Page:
How did the Goddess of Liberty come to reside on top of the Austin Capitol's dome?
Step aside Statue of Liberty! Texas has a statue of liberty of its own. The Goddess of Liberty atop the State Capitol in Austin is just as noteworthy a landmark for Texans.
However, what some may not know is that the Goddess currently holding her star over our fair city is not the original. According to the State Preservation Board, designs for the first statue were created in 1881 by Texas State Capitol Architect E. E. Myers of Detroit.
Needless to say, helicopters or any other type of flying device capable of installing a statue to the Capitol’s dome did not exist in 1881. So, how did the statue said to represent Pallas Athena, the Greek goddess of wisdom, justice, and arts and crafts, come to crown the Capitol?
Answer -- she was assembled on the dome. The State Preservation Board says that after plaster molds were created, two foremen cast the zinc statue in 80 separate pieces that were then welded together into four sections: the torso, two arms, and head.
Information provided by the State Preservation Board explains workmen then “hoisted the four sections to the top of the Capitol dome and assembled the statue with large iron screws during the last week in February of 1888.”
At 16 feet tall, weighing approximately 2,000 pounds, the Goddess of Liberty proudly watched over Texas until 1985, when the State Preservation Board ordered a duplicate statue to be made due to visible deterioration on the original.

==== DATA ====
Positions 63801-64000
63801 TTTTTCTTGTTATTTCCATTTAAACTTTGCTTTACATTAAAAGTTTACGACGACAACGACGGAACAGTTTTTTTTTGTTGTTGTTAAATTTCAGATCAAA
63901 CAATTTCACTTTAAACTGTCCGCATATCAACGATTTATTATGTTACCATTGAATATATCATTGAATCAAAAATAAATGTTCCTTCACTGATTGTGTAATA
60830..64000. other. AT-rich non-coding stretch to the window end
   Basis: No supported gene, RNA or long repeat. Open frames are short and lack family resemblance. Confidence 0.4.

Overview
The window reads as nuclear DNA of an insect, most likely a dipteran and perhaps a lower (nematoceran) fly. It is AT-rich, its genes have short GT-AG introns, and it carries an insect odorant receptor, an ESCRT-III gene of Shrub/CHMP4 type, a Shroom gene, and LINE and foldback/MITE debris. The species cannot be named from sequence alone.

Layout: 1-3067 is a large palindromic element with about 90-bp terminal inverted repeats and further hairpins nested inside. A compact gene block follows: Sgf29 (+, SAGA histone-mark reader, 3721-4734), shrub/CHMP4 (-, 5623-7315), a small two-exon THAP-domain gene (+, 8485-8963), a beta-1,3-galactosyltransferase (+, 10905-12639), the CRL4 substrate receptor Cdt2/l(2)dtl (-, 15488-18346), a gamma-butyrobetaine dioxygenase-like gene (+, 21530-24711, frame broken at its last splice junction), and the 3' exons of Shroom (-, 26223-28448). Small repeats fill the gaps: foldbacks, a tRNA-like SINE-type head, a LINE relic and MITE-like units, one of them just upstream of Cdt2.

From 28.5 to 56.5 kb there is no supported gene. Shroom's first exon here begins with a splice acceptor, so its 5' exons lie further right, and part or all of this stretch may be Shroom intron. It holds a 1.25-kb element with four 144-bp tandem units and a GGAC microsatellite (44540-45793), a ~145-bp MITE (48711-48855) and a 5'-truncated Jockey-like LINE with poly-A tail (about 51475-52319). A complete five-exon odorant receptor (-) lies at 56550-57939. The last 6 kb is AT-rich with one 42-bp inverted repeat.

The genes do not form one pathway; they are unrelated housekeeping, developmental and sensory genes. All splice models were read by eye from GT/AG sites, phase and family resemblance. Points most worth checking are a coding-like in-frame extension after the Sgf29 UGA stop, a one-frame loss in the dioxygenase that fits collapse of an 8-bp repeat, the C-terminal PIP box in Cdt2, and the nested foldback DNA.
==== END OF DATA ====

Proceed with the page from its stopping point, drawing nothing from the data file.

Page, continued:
In November of that year, nearly 100 years after the original Goddess was installed, a helicopter from the Texas National Guard at Camp Mabry lifted her from the dome and put the statue on the south lawn for a temporary, close viewing.
An attempt to put the replica on top of the dome in May 1986 failed because pilots were “unable to maneuver the helicopter using visual references.” Thus, the “Mississippi Army National Guard provided a rare ‘Skycrane’ helicopter which permitted a direct view to the pilot” and put the new Goddess in place on June 14, 1986. She stands there gallantly to this day.
The original Goddess of Liberty can be seen on display at The Bob Bullock Texas State History Museum.
*See the video above for pieces of KVUE News packages reporting the original Goddess' removal from the State Capitol and the replica Goddess’ placement on the dome in 1986.
*The photo of the Goddess of Liberty is courtesy of Jon Wiley.